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towards Göschenen, the road dives into the Schöllenen Gorge, a precipitous cleft where the Teufelsbrücke (Devil’s Bridge) leaps across the rushing Reuss. Legend has it that construction of the original bridge was so tough that the Devil offered to complete it in exchange for the soul of the first being to cross it. The locals agreed but chased a goat across the finished bridge, angering the Devil, who returned to destroy it, only to be thwarted by a woman brandishing a cross.
At Göschenen, the motorway and railway emerge from the St Gotthard tunnel and run alongside the route as far as Wassen, where your turn northwest onto the first ramps of the Susten Pass. At almost 18km, this is the longest ascent on the route. It’s consistently demanding and, particularly over the final half-dozen kilometres, breathtaking in both senses of the word.
After the long drop from the top of the St Gotthard, it’s a shock for the legs to be climbing again, and quite steeply too, on the road out of Wassen. But this is quite different mountain scenery to the St Gotthard. Tracking up the northern flank of the valley above the waters of the Meienreuss, it follows a straight course running directly towards the Wendelhorn and the Fünffingerstöck, with its five jagged peaks.
The head of the pass is visible from some distance away, which can be daunting because progress towards it is not rapid – but the scenery is fabulous, with more peaks and glaciers appearing. Beyond 2,000m, the road switches southwest towards the Stein Glacier and soon reaches the short tunnel at the summit that leads through into the canton of Berne and on to the close-to-30km descent into Innertkirchen.
Built over seven years up to 1945, the Susten Pass was the first in Switzerland created purely for road traffic rather than following a long-established trading and travel route. Thanks to this, it’s beautifully surfaced and engineered. After a few hairpins just below the summit, it flows like a giant slalom course down the mountain. There are long straights and most of the corners are so well cambered that the brakes need merely a touch. Professionals have been known to achieve speeds in excess of 110km/h on these slopes (bear in mind that’s on closed roads).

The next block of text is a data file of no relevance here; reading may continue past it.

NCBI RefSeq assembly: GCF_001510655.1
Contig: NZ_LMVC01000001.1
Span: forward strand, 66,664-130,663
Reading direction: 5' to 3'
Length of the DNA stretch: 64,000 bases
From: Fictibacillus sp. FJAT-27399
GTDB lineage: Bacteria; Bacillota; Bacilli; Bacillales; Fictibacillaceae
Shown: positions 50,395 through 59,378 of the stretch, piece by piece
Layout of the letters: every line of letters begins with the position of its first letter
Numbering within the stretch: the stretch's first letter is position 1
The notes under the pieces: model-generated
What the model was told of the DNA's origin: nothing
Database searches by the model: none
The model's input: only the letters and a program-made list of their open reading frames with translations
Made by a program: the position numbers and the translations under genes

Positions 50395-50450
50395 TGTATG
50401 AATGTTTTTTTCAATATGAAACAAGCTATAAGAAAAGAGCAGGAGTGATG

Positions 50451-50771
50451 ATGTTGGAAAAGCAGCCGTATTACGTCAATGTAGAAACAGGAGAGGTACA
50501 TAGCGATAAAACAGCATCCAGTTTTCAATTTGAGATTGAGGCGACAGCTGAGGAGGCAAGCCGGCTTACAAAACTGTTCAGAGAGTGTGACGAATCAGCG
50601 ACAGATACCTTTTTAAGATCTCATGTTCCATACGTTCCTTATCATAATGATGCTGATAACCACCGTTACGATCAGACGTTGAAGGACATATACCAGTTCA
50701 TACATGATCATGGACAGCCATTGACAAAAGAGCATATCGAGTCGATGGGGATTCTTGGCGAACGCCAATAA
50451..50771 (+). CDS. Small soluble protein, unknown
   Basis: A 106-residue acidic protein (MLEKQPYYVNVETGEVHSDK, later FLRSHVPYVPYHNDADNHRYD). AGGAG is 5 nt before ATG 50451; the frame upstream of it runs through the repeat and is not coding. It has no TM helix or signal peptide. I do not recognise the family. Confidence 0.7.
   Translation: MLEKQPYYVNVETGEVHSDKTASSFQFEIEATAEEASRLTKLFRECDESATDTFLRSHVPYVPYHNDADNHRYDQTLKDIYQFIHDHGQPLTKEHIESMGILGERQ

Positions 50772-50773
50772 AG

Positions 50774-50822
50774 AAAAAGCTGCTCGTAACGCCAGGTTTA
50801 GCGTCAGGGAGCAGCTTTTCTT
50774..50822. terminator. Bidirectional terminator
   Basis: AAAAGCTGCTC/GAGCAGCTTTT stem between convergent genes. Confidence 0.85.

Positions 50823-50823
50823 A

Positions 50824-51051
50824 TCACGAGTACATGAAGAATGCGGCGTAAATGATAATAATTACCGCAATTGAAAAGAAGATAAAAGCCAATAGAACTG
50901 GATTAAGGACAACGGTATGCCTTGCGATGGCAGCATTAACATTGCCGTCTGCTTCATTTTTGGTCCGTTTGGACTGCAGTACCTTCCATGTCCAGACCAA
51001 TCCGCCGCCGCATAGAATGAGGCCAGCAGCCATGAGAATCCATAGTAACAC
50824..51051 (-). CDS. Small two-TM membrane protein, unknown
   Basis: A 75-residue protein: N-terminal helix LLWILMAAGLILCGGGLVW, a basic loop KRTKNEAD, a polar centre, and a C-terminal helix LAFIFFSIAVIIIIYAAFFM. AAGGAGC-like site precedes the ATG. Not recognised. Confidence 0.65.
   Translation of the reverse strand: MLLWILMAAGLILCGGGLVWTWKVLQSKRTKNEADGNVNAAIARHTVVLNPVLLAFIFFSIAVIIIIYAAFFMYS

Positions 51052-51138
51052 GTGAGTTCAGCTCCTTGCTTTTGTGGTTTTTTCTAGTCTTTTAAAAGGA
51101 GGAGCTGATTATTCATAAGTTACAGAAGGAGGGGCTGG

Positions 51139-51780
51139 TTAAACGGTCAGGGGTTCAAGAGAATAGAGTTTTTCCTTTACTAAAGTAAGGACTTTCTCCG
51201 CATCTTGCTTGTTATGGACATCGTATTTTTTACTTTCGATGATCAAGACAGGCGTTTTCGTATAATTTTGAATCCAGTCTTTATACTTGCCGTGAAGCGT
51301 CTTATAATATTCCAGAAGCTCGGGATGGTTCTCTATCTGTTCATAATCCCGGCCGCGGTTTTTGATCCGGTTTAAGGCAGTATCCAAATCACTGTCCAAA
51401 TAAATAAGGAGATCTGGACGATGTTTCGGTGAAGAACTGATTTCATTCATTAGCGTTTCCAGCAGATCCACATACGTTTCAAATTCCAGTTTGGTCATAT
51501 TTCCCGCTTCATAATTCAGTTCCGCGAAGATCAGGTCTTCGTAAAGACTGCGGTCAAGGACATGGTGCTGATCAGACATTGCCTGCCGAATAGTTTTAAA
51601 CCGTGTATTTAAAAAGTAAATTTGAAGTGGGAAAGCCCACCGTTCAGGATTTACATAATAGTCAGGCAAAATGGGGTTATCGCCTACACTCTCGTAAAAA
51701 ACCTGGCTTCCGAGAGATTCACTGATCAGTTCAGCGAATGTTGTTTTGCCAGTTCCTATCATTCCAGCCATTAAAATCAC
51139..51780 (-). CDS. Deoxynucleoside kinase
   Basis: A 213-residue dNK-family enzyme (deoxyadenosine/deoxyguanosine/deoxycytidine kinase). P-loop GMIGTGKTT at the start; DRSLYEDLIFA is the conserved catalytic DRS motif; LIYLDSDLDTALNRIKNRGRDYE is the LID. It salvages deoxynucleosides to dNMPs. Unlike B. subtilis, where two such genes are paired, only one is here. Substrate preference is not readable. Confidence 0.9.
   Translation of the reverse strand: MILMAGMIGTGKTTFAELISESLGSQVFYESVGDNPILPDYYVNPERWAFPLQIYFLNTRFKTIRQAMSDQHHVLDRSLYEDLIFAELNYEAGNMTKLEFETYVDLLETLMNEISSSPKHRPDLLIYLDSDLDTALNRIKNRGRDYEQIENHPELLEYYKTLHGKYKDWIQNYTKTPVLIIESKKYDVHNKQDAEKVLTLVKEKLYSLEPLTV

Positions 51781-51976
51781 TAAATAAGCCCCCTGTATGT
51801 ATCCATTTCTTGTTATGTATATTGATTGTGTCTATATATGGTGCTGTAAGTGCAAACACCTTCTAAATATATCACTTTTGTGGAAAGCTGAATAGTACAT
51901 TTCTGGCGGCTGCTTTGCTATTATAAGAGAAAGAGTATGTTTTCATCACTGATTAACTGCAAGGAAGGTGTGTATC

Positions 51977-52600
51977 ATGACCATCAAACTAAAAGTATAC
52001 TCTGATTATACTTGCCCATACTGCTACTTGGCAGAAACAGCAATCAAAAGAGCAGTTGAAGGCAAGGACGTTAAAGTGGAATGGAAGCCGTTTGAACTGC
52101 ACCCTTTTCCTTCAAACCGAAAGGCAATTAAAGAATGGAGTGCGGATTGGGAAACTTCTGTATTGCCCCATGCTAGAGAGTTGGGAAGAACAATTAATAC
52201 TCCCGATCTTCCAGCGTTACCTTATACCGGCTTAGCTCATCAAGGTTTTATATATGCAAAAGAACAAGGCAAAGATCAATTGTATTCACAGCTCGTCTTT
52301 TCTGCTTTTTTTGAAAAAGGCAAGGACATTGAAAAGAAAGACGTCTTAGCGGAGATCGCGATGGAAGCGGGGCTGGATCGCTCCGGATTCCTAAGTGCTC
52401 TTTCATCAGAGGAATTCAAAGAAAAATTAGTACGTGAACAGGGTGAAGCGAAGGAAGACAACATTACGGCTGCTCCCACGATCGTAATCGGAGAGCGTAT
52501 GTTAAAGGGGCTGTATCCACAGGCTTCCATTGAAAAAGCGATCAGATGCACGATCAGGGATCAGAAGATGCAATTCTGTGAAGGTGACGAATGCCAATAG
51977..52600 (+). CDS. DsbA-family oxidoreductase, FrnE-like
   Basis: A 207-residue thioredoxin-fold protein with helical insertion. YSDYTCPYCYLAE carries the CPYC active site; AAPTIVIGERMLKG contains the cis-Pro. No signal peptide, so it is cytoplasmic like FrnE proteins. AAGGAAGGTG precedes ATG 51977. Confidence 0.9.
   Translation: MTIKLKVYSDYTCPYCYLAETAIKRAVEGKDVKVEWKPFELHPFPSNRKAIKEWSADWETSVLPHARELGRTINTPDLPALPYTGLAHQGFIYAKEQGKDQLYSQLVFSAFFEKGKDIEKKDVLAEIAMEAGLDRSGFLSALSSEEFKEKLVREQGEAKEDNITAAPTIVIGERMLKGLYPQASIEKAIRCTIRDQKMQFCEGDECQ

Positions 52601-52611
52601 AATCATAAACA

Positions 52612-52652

The route continues towards Meiringen, veering left before the town towards the Grosse Scheidegg. This is another long and quite gruelling climb, so it could well be time for a break. Just a few metres up the climb, there’s an ideal spot for a rest in the form of the Reichenbach Falls. Renowned as the location of the final confrontation between Sherlock Holmes and his archenemy, Professor Moriarty, the falls have a combined drop of 250m, the awe-inspiring plunge of the Upper Reichenbach alone accounting for more than a third of that.
Sound of silence
Back in the saddle, the narrow road climbs alongside the cascading River Reichenbach through thick woodland and past occasional farms. Thanks to a bar on all motor traffic except postal and farm vehicles, it is wonderfully quiet. The lack of traffic does mean the road surface is not as well maintained as the Susten’s, but this isn’t a critical issue going upwards.
As you emerge from the trees and onto an easier gradient, the Schwarzenwaldalp is dead ahead, its lower peak half-concealing the upper part of the mountain as the Rosenlaui Glacier hangs over its shoulder. The road steps to a slightly higher level and passes the Hotel Rosenlaui, before kicking up again for the final run to the summit. Much of the next 7km is wickedly steep.
After one final wooded section, the route ventures into lush mountain meadows, running parallel to the course of the Reichenbach towards the cliffs on the south of the valley. Approaching the summit, the peaks on the other side of the pass loom into view, including the Eiger, its infamous North Face almost permanently in shadow.
Once over the top of the Grosse Scheidegg, the route down is steep but short. Within half an hour you can be sipping a beer in a Grindelwald café and making a start on replenishing your carb levels, all while taking in one of the most world’s most celebrated mountain vistas.
Ultimate Etapes: Ride Europe’s Greatest Cycling Stages by Peter Cossins (RRP £20, Aurum Press) is out now